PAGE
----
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Consider Your Legacy

Sep 14, 2019 | 8m

Gain Actionable Insights Into:

  • When is the time to consider your legacy
  • When you should consider structuring part of your inheritance to your son or daughter as a loan that’s repayable on demand rather than an outright lifetime gift
  • The positive and negative impact of wealth on children


Start Your Wealth Planning

Some observers of wealth and its associated behaviours refer to a well-known wealth cycle:

  • The cycle begins with wealth creation where you derive income from various avenues – an employment, a business, or possibly an inheritance.
  • The next stage is wealth enhancement and this is when you grow the returns on your accumulated and invested assets
  • This is followed, usually in later life, by a wealth protection stage which is about ensuring that the funds and assets are safe and can’t be easily lost
  • Finally, the cycle ends with the distribution of that wealth, usually to the next generation

This model is a useful reference point for advisers to identify the likely needs and areas of interest of clients at different life stages. However, as with every model, it is limited.

For instance, often in Asia the wealth creation mode doesn’t stop. The wealth creators enjoy what they are doing and just keep going. I once met a very elderly gentleman who was fabulously wealthy. He was repairing a machine in an old machine-parts factory in Taipei. When I enquired, as politely as I could, about why he was still working, he simply explained that this was what he loved doing.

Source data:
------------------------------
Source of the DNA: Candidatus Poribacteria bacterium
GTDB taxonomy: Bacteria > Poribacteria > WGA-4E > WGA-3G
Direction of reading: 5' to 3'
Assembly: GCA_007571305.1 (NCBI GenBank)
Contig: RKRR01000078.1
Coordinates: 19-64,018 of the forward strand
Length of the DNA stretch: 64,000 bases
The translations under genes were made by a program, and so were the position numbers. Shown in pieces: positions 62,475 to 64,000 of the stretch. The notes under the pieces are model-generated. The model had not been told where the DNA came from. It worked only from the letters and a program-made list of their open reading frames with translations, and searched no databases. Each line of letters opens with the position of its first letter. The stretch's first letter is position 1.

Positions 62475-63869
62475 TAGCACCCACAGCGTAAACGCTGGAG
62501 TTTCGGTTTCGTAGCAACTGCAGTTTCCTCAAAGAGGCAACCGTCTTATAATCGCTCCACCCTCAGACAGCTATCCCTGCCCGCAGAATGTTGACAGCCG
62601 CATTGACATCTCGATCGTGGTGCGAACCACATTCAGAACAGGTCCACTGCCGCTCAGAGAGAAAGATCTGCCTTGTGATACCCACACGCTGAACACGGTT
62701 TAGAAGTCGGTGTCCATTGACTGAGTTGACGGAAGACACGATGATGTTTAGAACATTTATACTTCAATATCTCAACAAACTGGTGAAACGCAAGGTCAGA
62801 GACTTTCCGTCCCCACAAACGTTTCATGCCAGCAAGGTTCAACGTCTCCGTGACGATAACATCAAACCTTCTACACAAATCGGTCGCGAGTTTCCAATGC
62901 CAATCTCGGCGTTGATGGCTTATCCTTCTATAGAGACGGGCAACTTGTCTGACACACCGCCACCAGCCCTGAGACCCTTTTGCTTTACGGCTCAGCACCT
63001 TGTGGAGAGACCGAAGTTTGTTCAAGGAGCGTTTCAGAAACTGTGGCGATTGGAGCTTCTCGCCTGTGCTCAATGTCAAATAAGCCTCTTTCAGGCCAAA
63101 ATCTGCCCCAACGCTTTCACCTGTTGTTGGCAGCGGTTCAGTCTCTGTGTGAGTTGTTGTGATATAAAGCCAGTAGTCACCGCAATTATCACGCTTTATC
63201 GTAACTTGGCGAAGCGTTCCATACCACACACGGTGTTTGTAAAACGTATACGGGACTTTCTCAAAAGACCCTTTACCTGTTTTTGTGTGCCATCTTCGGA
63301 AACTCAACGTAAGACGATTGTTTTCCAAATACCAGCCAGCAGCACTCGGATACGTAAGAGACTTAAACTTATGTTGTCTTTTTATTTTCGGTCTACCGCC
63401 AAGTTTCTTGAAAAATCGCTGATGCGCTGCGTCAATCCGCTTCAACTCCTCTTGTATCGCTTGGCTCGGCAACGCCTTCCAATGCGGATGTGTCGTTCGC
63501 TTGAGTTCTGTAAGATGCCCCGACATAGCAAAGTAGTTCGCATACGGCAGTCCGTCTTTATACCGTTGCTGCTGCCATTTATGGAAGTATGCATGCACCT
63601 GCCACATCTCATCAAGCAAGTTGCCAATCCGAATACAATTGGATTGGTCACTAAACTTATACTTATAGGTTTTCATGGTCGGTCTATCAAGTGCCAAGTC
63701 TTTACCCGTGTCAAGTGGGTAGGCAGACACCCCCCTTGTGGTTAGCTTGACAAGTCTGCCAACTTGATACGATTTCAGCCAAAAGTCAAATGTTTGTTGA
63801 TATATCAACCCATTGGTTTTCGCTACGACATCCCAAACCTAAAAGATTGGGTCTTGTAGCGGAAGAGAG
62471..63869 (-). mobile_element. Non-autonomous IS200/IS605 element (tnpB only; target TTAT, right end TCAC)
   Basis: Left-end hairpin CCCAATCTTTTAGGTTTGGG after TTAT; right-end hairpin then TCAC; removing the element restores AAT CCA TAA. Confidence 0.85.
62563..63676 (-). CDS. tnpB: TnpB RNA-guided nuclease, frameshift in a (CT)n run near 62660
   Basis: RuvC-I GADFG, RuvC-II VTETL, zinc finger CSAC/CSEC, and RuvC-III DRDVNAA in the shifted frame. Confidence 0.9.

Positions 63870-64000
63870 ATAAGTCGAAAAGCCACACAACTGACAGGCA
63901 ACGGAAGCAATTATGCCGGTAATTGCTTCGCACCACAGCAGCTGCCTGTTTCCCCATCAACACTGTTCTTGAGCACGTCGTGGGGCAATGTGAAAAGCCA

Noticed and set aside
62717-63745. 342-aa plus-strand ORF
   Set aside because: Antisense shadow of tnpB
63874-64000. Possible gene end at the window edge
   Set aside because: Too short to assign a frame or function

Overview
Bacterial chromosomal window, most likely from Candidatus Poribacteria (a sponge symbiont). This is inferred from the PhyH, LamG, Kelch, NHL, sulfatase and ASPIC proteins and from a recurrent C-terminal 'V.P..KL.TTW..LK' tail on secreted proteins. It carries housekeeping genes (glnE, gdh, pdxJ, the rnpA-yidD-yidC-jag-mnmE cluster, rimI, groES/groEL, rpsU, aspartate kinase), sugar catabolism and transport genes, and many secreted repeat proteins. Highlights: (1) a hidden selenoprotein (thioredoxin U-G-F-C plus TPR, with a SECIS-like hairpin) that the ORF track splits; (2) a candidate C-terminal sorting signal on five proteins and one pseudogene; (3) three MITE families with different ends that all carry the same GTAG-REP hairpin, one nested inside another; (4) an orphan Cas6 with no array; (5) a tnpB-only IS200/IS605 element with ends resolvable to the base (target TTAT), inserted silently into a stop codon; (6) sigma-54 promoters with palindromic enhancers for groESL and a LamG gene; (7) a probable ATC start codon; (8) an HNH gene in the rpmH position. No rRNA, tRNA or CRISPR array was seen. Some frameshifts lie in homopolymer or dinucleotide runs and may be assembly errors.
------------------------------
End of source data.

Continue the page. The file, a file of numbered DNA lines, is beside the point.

However, even though the desire to continue a business may never stop (and so the wealth enhancement stage of more passive investment may never totally come) we all eventually become aware of our mortality, and should think about what we will be leaving behind.

But when is it the right time to do this?

Planning Early is Always Good

Your 'estate planning' should not only affect what happens after your lifetime but it should also serve to protect your assets from external threats while you are alive, and takes into account a period of your life when you may be elderly.

Wealth is threatened by a vast number of things today. Many countries around the world are suffering unrest or near-war conditions. How safe is the currency you’re holding? How safe is your bank? The weakening of bank secrecy, and recent cases where information has been stolen from banks, threatens not only those who have failed to report their income for tax purposes, but also those who live in countries where the perception that you are wealthy can lead to physical dangers such as kidnapping.

Despite all of these ever-present threats, the greatest destroyers of wealth are often those we don't think about or anticipate until too late. Divorce, illness, sudden death, freezing of accounts pending probate, family disputes, unexpected litigation, being cheated during old age, business failure, personal guarantees being called on, and claims for past tax. All these situations can be added to the everyday familiar investment wealth destroyers of volatile markets, over-leverage, and over-concentration.

The best time to manage financial disasters is before they happen. Putting a structure in place that can protect your hard-earned wealth from unexpected threats can make a lot of sense.

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